“Porosity is hereditary or caused by damage,” adds Jennie Roberts, celebrity hairstylist, textured hair educator, and a global senior hairstylist for Curlsmith. “Low porosity is when the hair appears waterproof, so more hydrating products are probably needed. If the hair is high porosity, it gets wet very easily and can be very limp with overhydration.”
Another element of hair health to consider is elasticity, which is “if and how strands stretch when tension is applied,” says François. Elasticity helps prevent breakage when hair is being manipulated. “Elasticity is genetic but can be affected by chemical or bad hair practices,” says Roberts. “If there’s not enough strength and elasticity, hair might break or not hold the natural curl or coily pattern, [thus] moisture is needed. [On the other hand], if your hair is stringy and mushy when wet, then it needs protein to build the broken bonds back to strengthen the curl pattern.”
The Different Curl Types
Wavy, Type 2A to 2C
“Type two hair generally tends to have a smooth cuticle and is a gentle S-shape bend,” explains Roberts. Within the A-C spectrum, it comes down to “how defined the wave is,” says François. “A is elongated and C more of an obvious S shape,” he adds. Since types 2s often require less hold, he recommends a volumizing mousse applied to freshly washed wet hair. “Let the waves air dry naturally while gently bouncing strands upwards with a flat palm of your hand,” he instructs. For optimal health, look to a sulfate-free cleanser and conditioner, and nourish the mid-lengths and ends of hair with a repair oil to keep hair “looking and feeling healthy and hydrated,” says François.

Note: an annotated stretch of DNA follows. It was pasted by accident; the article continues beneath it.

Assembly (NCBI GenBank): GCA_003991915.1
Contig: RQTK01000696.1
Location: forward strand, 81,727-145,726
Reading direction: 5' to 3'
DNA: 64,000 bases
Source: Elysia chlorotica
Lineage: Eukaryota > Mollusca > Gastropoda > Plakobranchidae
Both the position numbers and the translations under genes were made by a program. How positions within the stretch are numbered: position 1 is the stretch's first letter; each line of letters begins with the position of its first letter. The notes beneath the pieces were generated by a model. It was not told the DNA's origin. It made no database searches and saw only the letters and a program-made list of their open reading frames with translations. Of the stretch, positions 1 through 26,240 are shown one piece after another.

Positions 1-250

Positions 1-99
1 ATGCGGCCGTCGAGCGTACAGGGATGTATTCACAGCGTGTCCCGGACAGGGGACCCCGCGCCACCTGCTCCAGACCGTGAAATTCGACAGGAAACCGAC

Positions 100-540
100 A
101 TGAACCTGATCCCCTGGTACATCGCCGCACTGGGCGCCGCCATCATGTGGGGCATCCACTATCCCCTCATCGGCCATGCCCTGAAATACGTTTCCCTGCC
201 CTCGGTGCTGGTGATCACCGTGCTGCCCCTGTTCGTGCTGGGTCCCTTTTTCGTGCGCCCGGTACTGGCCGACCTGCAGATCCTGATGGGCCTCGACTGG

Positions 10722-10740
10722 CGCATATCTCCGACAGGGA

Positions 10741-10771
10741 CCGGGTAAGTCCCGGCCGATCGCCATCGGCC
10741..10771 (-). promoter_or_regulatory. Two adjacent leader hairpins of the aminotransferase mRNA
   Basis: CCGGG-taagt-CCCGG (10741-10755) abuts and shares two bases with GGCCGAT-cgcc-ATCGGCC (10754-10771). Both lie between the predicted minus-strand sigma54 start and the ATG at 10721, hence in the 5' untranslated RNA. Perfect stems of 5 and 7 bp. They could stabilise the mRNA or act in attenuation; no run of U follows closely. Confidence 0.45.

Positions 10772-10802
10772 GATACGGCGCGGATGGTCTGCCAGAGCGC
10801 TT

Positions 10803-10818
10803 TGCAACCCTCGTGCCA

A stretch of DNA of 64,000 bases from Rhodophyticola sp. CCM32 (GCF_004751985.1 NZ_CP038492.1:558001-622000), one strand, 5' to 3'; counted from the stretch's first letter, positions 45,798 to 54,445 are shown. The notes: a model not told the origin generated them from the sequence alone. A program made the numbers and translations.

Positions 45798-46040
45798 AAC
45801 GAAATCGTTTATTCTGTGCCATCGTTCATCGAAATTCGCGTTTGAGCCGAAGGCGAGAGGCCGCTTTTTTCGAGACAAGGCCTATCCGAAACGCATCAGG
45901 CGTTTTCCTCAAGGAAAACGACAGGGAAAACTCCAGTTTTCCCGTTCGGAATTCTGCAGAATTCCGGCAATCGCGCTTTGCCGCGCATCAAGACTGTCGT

Curly, Type 3A to 3B
“Type three usually means curly hair, with A, B, and C describing how loose or intense the curls are,” says François. Within this shape, you will find different tensions of corkscrew curls, says Roberts, who suggests focusing on the cuticle texture to determine how much moisture or hold you need. “Sulfate-free shampoos are a must because the more intense the curls, the drier they may tend to be, and the ideal is to gently cleanse hair while keeping moisture where it’s needed—in the strands.” For light conditioning in between washes, look to a leave-in conditioner, and for non-sticky, soft, and flexible curls, a styling cream or lightweight gel will be your best choice.
Coily, Type 4A to 4C
“Type four hair is super texturized, presenting as tight or looser zig zag or tight and looser coily/kinky shape,” explains Roberts. “The cuticle texture is very raised, hence the texture. It can be molded, sculpted and texturized in so many ways.” In terms of care, type four hair needs a lot of hydration, as it can become dry and break easily. “Slippery moisturizing products are great for this texture as they will help with the detangling process, which can be the biggest challenge on wash day,” says Roberts. For styling, a stronger hold product can “capture the curl” that’s been formed when wet to switch up the texture for a wash-and-go style.